One of the symptoms of pelvic organ prolapse that women find highly stigmatizing is fecal incontinence (FI). Regardless when it occurs, women are typically devastated, but when it occurs during an act of intimacy, the impact is difficult to move past. The fear of a repeat episode, the fear of judgement by an intimate partner, the fear of never again having a normal sex life can create a significant roadblock in a woman's life. Fecal incontinence is one of those POP symptoms women struggle to admit to, much less talk about openly. But as in all aspects of POP, it is possible to find balance again, once you understand the right path and a few tools to utilize. A brave patient in APOPS’s following agreed to share her journey in the interests of providing hope for others walking this particular walk.
Where were you in your POP journey when fecal incontinence occurred, had you been diagnosed, had you already been treated for POP with non-surgical or surgical treatments?
I had been diagnosed at 24 with rectocele (grade 3), cystocele grade 2, and slight uterine prolapse (I am assuming grade 1). At 27, I had a full hysterectomy (related to cervical issues), along with a rectocele repair, sacrospinous ligament fixation, and perineoplasty. I had some fecal incontinence prior to the surgery (maybe twice I can recall) and several times after my surgery.
How devastating did you initially find the diagnosis of POP and were you in a relatively balanced emotional state of mind regarding this condition when fecal incontinence occurred?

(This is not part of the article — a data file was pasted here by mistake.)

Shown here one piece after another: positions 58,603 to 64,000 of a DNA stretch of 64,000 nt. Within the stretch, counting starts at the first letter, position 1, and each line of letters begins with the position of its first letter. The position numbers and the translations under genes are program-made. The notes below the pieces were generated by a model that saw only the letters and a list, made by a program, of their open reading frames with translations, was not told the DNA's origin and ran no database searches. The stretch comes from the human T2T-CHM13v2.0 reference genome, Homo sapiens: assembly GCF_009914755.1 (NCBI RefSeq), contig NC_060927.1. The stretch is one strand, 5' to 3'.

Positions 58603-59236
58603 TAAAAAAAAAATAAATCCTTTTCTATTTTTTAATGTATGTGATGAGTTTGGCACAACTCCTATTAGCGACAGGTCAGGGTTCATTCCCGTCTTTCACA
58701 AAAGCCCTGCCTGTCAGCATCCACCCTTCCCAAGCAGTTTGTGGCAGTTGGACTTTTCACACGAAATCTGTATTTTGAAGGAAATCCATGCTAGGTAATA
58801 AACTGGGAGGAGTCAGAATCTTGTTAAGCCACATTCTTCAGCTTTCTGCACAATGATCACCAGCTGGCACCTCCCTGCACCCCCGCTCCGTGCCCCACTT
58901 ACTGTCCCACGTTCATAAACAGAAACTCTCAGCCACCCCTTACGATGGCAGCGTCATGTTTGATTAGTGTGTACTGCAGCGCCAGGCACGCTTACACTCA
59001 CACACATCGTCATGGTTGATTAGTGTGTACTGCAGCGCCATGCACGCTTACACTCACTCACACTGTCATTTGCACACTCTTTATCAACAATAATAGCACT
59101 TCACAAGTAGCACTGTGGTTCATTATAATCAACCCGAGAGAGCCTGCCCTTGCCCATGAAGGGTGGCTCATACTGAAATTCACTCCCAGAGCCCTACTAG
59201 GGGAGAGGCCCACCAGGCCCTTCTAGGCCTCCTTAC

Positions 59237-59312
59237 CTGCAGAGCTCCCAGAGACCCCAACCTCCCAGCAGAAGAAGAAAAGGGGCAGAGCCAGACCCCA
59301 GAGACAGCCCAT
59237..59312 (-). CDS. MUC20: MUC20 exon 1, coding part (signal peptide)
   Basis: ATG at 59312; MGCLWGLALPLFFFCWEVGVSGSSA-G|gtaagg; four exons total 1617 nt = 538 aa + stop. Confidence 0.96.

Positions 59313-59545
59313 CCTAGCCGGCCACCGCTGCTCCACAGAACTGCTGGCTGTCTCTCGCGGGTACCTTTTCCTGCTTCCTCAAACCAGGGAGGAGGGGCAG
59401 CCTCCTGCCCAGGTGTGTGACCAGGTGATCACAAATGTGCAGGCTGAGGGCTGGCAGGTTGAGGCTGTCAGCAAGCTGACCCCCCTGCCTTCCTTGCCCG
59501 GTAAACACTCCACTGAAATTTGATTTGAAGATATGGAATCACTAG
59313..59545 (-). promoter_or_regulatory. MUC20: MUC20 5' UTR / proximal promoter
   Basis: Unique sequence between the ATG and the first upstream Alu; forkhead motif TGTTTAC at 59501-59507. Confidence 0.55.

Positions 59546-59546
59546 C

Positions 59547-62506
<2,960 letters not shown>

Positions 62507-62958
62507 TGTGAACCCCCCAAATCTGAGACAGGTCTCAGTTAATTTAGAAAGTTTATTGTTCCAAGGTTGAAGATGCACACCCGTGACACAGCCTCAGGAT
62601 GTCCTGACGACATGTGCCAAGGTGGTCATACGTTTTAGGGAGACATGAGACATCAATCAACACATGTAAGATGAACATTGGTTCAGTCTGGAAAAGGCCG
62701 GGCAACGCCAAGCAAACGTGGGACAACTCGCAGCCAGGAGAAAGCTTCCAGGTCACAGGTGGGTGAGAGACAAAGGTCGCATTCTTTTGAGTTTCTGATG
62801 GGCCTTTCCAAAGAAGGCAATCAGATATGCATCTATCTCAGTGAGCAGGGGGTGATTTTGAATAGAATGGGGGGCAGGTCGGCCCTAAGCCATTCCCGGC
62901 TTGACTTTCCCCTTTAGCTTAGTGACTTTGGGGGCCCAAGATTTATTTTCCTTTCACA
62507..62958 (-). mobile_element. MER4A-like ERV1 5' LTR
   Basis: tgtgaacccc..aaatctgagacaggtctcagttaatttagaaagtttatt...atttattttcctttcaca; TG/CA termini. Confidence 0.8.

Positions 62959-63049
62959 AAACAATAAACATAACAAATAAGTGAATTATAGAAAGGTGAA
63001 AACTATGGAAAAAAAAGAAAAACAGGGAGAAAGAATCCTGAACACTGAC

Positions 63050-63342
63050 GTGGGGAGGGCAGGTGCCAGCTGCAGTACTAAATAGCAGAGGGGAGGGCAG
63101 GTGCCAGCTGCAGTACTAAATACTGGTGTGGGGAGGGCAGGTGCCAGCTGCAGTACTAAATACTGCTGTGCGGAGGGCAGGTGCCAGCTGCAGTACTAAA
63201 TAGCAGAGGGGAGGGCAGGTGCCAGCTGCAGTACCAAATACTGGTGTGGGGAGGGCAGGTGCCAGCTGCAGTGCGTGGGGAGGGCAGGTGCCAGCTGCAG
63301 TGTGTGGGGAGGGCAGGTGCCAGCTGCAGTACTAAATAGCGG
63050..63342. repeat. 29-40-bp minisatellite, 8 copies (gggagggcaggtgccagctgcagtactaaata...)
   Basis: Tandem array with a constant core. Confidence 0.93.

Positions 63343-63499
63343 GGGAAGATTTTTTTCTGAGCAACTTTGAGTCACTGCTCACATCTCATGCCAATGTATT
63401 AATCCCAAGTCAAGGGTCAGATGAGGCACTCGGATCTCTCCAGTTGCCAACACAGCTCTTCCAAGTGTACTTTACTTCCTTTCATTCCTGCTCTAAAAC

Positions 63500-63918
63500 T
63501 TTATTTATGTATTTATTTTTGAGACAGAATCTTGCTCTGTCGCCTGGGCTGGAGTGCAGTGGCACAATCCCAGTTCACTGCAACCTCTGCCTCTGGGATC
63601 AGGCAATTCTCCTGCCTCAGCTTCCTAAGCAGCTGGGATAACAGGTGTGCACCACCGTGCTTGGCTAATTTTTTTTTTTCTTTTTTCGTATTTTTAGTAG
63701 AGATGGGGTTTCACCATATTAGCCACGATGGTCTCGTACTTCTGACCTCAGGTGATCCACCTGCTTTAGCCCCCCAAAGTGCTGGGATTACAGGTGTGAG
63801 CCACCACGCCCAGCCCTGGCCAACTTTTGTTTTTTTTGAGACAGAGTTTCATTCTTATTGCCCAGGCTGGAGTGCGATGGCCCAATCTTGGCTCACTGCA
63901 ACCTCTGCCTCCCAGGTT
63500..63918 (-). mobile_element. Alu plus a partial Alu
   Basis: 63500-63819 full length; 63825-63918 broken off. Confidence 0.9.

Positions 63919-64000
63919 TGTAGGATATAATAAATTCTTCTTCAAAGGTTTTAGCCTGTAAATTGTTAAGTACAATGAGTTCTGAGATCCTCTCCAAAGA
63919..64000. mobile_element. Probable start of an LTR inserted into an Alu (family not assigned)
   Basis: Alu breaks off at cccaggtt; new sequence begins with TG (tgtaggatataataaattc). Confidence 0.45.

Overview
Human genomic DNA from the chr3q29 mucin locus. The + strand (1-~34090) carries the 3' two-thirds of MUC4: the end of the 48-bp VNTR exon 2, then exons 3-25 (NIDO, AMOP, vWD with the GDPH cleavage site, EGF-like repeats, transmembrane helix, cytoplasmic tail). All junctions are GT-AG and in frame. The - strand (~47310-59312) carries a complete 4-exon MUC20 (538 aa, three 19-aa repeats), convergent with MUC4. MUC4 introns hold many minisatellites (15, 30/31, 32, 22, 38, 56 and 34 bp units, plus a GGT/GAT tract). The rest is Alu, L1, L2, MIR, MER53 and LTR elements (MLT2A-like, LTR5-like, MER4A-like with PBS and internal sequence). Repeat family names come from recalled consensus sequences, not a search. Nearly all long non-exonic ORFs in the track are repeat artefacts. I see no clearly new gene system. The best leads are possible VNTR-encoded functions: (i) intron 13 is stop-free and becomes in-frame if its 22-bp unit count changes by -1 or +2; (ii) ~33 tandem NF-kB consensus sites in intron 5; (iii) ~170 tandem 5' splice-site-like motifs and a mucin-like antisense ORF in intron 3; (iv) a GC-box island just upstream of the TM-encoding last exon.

I was more shocked at first. I thought it was so embarrassing, but I began working in women’s health about 4 months after my initial diagnosis and began educating myself. Being a nurse, I’ve been very open with pretty much anyone willing to listen. I wasn’t as bothered by the fecal incontinence emotionally because it didn’t happen immediately, and it wasn’t often. I guess I was at a good place with it. Talking about fecal incontinence has been my coping mechanism with it.
How old were you when you experienced fecal incontinence during an act of intimacy?
I was 28, and about 10 months post-surgery.
What exactly occurred during your FI episode?
It occurred during climax, and I had no idea it had happened until my partner noticed.
How did your partner react, was he freaked out, did he laugh it off, shrug it off, not react at all?
He was great about it. At first he laughed it off, but when he saw I was devastated, he assured me it wasn’t a big deal. And continues to do so the few times we’ve talked about it. I cried in the shower afterwards. The days following I was so depressed. The day after, I cried pretty much on and off all day.
What anxiety do you have about FI occurring again during intimacy?
I’ve been intimate once since and I have to say I am terrified it will happen again. The stress did impact my ability to climax; I was unable to relax to enjoy intimacy and I felt very emotional afterwards.
What steps did you/will you take to prevent a repeat episode?